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Behind the scenes: UIT support for football games

By Emily Rushton

Ever wonder what all goes into supporting the network infrastructure and cell phone coverage in the stadium during a Utes football game?

As it turns out, a lot. University Information Technology (UIT) staff are working hard behind the scenes before, during, and after each home game to ensure everything runs the way it’s supposed to, from ticket scanner and concession stand connectivity, to maintaining Wi-Fi in the press box and cellular coverage for the whole stadium, to facilitating the upload of live statistics to various sports websites.

“Both the Stadium and Athletics hire UIT to have people on-site for the games,” said Stacey Wood, manager for Campus Computer Support. “Just to make sure all of the possibilities that could be covered are covered.”

Pre-game view from the press box

Typically, a team of eight staff members from UIT networking, copper, fiber, and phone teams, as well as Athletics IT, are on-site on game day to ensure things run smoothly. 

“Having those people there has really made a huge difference in making sure IT is monitored and, if needed, that things get repaired and/or back online quickly and efficiently,” said Wood.

“We’re the insurance policy,” said Ray Carsey, network manager for UIT Network & Core. “We’re there just in case bad things happen.”

The cable plant team, overseen by Tim Goodale, senior product manager, always completes a review of the fiber infrastructure (on which the field cameras run) to make sure there are no issues. Then, network engineers will review the numerous wireless access points (APs) to ensure they’re all registered properly. The engineers will also work with the local Athletics and Stadium IT staff to confirm wired and wireless connections are working for the concession stands and the numerous handheld ticket scanners used at the gates.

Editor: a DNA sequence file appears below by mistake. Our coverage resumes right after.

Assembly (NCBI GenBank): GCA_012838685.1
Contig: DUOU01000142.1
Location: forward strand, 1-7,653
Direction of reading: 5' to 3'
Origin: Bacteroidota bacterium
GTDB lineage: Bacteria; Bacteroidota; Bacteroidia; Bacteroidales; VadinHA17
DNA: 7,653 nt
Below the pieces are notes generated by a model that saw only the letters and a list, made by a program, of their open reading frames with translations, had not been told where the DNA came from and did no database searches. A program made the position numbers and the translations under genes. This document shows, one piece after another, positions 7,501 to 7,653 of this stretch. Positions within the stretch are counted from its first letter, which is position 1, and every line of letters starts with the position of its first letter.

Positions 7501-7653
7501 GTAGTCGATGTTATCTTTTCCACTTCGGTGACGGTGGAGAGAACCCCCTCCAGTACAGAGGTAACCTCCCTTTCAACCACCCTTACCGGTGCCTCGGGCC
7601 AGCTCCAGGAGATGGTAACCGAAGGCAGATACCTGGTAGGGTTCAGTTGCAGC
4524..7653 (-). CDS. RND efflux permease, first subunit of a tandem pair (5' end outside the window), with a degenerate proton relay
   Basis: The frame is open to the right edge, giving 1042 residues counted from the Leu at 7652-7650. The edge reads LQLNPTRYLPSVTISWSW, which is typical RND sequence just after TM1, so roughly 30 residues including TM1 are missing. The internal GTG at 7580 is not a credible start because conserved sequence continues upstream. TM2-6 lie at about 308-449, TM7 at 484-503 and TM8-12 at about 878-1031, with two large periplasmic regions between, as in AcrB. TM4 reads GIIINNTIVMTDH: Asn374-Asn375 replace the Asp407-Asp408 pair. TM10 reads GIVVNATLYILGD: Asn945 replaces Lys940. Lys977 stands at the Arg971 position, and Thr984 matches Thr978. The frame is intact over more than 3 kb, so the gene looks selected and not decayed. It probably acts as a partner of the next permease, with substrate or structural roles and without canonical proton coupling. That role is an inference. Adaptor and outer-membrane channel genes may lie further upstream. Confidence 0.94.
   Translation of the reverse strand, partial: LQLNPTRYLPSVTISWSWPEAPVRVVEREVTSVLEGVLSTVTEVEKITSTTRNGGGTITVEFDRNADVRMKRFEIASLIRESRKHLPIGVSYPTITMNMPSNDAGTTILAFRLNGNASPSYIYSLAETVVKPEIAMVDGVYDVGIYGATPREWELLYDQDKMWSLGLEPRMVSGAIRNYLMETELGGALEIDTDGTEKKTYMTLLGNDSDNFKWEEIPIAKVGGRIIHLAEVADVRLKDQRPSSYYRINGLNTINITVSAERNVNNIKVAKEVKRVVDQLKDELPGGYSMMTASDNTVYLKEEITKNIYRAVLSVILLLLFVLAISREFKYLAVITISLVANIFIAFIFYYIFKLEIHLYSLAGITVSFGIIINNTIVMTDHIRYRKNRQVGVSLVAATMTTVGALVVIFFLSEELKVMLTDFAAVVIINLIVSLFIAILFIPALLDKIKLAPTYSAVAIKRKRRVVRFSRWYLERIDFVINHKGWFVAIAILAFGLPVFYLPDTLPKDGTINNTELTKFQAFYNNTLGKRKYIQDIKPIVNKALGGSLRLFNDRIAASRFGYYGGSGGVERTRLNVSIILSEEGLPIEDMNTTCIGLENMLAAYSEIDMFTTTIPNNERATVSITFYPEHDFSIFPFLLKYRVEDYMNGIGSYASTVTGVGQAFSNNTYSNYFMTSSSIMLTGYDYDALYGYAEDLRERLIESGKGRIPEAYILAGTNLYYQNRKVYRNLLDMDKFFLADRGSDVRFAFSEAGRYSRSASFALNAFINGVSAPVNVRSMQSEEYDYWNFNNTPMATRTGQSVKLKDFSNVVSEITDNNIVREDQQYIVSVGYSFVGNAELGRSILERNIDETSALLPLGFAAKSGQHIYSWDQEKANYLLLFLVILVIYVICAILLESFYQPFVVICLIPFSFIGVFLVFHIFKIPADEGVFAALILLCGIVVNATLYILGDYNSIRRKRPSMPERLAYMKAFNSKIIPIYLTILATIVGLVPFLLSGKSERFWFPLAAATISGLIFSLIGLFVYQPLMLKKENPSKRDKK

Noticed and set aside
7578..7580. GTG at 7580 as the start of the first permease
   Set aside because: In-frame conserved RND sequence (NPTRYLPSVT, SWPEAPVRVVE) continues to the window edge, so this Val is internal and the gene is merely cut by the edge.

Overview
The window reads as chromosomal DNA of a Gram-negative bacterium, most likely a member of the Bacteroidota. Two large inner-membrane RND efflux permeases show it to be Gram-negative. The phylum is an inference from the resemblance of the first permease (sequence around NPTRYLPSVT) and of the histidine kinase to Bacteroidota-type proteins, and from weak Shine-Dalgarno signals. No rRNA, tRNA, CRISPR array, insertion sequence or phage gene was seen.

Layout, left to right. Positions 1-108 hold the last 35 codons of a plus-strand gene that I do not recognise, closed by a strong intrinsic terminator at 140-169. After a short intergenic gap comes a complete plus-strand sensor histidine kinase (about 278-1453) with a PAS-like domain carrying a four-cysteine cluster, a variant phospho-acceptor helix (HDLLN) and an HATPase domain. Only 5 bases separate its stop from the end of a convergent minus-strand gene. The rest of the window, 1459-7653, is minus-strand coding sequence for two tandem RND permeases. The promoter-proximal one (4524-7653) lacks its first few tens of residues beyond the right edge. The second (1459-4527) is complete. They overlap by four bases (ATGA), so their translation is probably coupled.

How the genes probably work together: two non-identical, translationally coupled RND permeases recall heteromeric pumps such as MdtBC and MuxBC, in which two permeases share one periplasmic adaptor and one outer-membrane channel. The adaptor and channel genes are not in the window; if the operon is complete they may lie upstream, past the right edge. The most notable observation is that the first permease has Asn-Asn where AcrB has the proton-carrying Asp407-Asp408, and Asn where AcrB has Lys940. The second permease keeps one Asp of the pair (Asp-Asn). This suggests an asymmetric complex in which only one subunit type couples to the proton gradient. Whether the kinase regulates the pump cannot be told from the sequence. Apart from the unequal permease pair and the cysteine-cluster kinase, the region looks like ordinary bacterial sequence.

During the game, in the press box, network engineers are present to provide support for any members of the press who have trouble connecting to the network.

“And that’s not really network engineer work,” pointed out Trevor Long, associate director for UIT Network & Core. “They’re actually helping with end points – clients or laptops. So they’re jumping in to help wherever needed.”

The Cellular-on-Wheels (COW) for AT&T

With a capacity of nearly 46,000, it’s challenging to maintain strong cellular coverage in the stadium when it’s full – but improvements are being made all the time. Currently, there’s an indoor distributed antenna system (DAS) for Verizon, a Cellular-on-Wheels (COW) for AT&T, and a dedicated antenna for T-Mobile pointed directly at the stadium during football season.

“Next year, AT&T and T-Mobile will hopefully both be part of the indoor cellular DAS,” said Caprice Post, UIT product manager.

Finally, Wood’s team supports the technology allowing game statisticians to upload live stats to ESPN and PAC-12 networks.

“They provide the computers and accounts that sync with the different sports websites,” said Chris Robinson, network engineer for UIT Network & Core. “And it all happens in the press box.” 

It’s a lot of work, but UIT gets it done.

“University of Utah football games are highly visible events on a national scale that require immense technical agility while staying reliable,” said Mike Ekstrom, director for Network & Communications Infrastructure. "I’m so proud of our excellent IT teams in the field that make all of this happen.”

Last Updated: 4/10/18